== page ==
Nonstopparagraphing

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Once popular in fanzines, now seldom seen; instead of indenting five spaces for each paragraph, the first paragraph begins flush left, the following paragraph begins one line down and two spaces past the last character in the last line of the preceding paragraph.

Nonstopparagrafing.PNG
From Fancyclopedia 1 ca 1944
and Fancyclopedia 1

(Ackerman) - Paragrafing in which no line is skipped between paragrafs, and the new paragraf is indented the length of the last line of the preceding one; in other words, when the typist reaches the end of a paragraf, he drops down a line, maybe hits the space bar once or twice, and goes on writing, as is done in this publication.

Practice varies on what to do in a case like that, where a paragraf ends flush with the right-hand margin. Ackerman skips a line and indents five spaces; Speer doesn’t like that because the skip-a-line paragrafing should mean a greater break than usual in the discussion, and he tries to avoid ending a paragraf at the rh margin; if it does happen, he uses a # mark (typewriterese for ¶) to make a new fractional line.

(Annoyingly, while Fancy 1 does use nonstopparagraphing, the article on Nonstopparagraphing doesn't! so the image to the left which illustrates it well is the previous entry, on nicknames, which does.)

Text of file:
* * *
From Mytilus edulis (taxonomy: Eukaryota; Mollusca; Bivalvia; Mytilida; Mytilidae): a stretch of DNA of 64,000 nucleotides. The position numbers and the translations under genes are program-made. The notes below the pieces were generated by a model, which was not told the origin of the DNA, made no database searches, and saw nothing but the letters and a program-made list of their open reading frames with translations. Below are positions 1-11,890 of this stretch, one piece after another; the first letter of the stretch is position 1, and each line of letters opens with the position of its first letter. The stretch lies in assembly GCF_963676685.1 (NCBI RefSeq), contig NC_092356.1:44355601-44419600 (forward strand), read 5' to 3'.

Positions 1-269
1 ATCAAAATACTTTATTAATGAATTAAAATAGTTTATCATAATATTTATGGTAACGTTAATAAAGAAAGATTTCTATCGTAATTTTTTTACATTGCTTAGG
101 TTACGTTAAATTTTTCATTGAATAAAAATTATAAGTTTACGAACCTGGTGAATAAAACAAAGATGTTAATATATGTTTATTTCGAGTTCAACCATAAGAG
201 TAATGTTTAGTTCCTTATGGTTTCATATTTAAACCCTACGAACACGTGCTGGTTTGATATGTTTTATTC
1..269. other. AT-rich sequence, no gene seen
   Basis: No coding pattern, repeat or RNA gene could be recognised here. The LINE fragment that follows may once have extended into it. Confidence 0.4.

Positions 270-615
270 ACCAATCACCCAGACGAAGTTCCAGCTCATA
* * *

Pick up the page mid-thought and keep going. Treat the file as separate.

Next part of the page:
From Fancyclopedia 1 ca 1944
and Fancyclopedia 2

Paragraphing in which no line is skipped between paragraphs, and the new paragraph is indented the length of the last line of the preceding paragraph. That sounds complicated, but isn't.

When the typist reaches the end of a paragraph he drops down a line, maybe hits the space bar a time or two, and then goes on writing as is done here. If the paragraph happens to end flush with the right-hand margin, as ours did, Speer recommends the use of a # mark typewriterese for ¶) to create a new fractional line; Ackerman skips a line and indents five spaces as with the beginning of conventional paragraphing. The system flourished mightily in Third Fandom and is still popular.


Comment from Ned Brooks - 9/1/08 10:13 AM

I did nonstopparagraphing for years when cutting mimeo stencils on a typewriter - it's quite natural there. I could do it fairly easily in the long-obsolete computer typesetter I still use - perhaps I will.... FancyFont allows the position along a line to be remembered for reuse, so that with the addition of "\m1" at the end of a paragraph, and then "\hm1" at the beginning of the new paragraph, the exact same effect would be achieved.


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